A new maintenance release version 0.9.6 of Rcpp went onto CRAN and into Debian earlier today.
This release contains a fix which helps the RppEigen package (mentioned previously on this blog), as well as an addition which permits user-defined finalizers for external pointer objects (following a suggestion on the mailing list). Two new examples where added: a Gibbs sampler illustration (blogged about as well) and a Rcpp-based Fibonacci implementation following a question on StackOverflow. And while that last example is clearly degenerate, the 700+ fold net speedup (as shown in my answer) is still pretty neat.
The complete NEWS entry is below; more details are in the ChangeLog file in the package and on the Rcpp Changelog page.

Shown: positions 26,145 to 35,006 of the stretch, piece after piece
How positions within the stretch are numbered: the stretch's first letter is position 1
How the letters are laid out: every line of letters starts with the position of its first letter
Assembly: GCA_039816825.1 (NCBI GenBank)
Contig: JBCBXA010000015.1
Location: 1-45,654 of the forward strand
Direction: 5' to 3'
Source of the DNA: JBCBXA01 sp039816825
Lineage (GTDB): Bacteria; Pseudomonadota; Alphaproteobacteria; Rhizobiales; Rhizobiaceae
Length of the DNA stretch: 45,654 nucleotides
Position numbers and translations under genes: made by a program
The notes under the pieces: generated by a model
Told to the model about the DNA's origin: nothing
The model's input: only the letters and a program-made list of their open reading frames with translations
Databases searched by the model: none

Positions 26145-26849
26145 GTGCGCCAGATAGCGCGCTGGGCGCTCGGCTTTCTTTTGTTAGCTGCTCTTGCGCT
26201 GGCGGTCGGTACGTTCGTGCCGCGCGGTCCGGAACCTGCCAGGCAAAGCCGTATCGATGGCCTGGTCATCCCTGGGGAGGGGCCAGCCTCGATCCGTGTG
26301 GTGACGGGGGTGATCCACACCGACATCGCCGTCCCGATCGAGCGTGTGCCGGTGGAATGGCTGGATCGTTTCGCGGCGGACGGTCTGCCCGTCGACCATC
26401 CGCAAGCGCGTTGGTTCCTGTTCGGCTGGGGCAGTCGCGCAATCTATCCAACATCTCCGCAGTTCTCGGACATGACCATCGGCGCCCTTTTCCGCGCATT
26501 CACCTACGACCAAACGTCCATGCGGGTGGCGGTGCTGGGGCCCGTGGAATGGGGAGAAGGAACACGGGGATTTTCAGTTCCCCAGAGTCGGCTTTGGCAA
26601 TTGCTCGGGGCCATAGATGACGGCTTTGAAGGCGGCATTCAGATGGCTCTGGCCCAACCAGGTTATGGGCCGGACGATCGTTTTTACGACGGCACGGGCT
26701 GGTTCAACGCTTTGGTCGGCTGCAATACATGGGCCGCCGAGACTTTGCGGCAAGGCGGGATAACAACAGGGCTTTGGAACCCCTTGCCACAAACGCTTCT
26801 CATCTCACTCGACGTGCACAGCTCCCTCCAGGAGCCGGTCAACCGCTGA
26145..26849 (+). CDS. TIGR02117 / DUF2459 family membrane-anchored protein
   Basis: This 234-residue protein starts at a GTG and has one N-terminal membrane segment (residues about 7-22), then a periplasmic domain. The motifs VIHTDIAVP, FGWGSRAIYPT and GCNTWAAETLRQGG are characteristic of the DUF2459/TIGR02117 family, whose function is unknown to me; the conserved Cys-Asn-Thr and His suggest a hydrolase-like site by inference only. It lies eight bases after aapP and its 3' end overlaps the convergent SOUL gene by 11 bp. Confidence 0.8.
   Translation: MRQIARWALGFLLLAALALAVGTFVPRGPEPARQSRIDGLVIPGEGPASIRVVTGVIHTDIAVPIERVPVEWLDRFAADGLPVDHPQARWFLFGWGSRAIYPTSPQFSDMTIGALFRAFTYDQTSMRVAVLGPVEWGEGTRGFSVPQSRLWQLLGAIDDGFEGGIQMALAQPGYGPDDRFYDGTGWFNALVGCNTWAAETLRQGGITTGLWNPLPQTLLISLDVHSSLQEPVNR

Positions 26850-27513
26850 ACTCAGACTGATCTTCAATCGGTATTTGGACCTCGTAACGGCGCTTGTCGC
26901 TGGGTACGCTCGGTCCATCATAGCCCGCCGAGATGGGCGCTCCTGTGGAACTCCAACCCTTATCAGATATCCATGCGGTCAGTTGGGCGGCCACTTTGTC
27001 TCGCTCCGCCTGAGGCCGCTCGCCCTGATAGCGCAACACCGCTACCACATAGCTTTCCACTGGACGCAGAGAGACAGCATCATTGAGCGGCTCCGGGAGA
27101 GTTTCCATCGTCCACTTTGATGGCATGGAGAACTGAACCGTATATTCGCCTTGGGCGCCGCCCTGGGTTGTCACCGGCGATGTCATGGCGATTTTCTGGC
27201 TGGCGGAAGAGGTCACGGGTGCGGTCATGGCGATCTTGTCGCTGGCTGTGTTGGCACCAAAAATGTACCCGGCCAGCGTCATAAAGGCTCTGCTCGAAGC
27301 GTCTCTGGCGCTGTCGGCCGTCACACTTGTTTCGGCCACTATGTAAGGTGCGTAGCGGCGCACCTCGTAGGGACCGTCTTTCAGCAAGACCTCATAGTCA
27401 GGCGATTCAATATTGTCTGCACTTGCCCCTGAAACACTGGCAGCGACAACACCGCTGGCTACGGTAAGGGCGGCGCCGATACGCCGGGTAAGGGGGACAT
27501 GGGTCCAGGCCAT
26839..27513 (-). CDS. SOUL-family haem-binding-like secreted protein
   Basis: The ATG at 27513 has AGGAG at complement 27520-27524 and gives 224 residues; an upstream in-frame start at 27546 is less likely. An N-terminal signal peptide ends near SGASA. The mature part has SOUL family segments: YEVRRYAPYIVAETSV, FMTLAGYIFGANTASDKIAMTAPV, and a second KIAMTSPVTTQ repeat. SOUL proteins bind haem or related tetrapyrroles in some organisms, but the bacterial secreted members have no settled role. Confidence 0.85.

Thanks to CRANberries, you can also look at a diff to the previous release 0.9.5. As always, even fuller details are on the Rcpp Changelog page and the Rcpp page which also leads to the downloads, the browseable doxygen docs and zip files of doxygen output for the standard formats. A local directory has source and documentation too. Questions, comments etc should go to the rcpp-devel mailing list off the R-Forge page0.9.6 2011-07-26 o Added helper traits to facilitate implementation of the RcppEigen package: The is_eigen_base traits identifies if a class derives from EigenBase using SFINAE; and new dispatch layer was added to wrap() to help RcppEigen o XPtr now accepts a second template parameter, which is a function taking a pointer to the target class. This allows the developper to supply his/her own finalizer. The template parameter has a default value which retains the original behaviour (calling delete on the pointer) o New example RcppGibbs, extending Sanjog Misra's Rcpp illustration of Darren Wilkinson's comparison of MCMC Gibbs Sampler implementations; also added short timing on Normal and Gaussian RNG draws between Rcpp and GSL as R's rgamma() is seen to significantly slower o New example on recursively computing a Fibonacci number using Rcpp and comparing this to R and byte-compiled R for a significant speed gain